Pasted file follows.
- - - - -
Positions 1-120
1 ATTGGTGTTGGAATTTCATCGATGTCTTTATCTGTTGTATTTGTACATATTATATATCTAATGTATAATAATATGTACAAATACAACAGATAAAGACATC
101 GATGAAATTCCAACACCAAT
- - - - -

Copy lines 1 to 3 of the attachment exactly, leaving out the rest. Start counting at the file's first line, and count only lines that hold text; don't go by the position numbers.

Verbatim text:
Positions 1-120
1 ATTGGTGTTGGAATTTCATCGATGTCTTTATCTGTTGTATTTGTACATATTATATATCTAATGTATAATAATATGTACAAATACAACAGATAAAGACATC
101 GATGAAATTCCAACACCAAT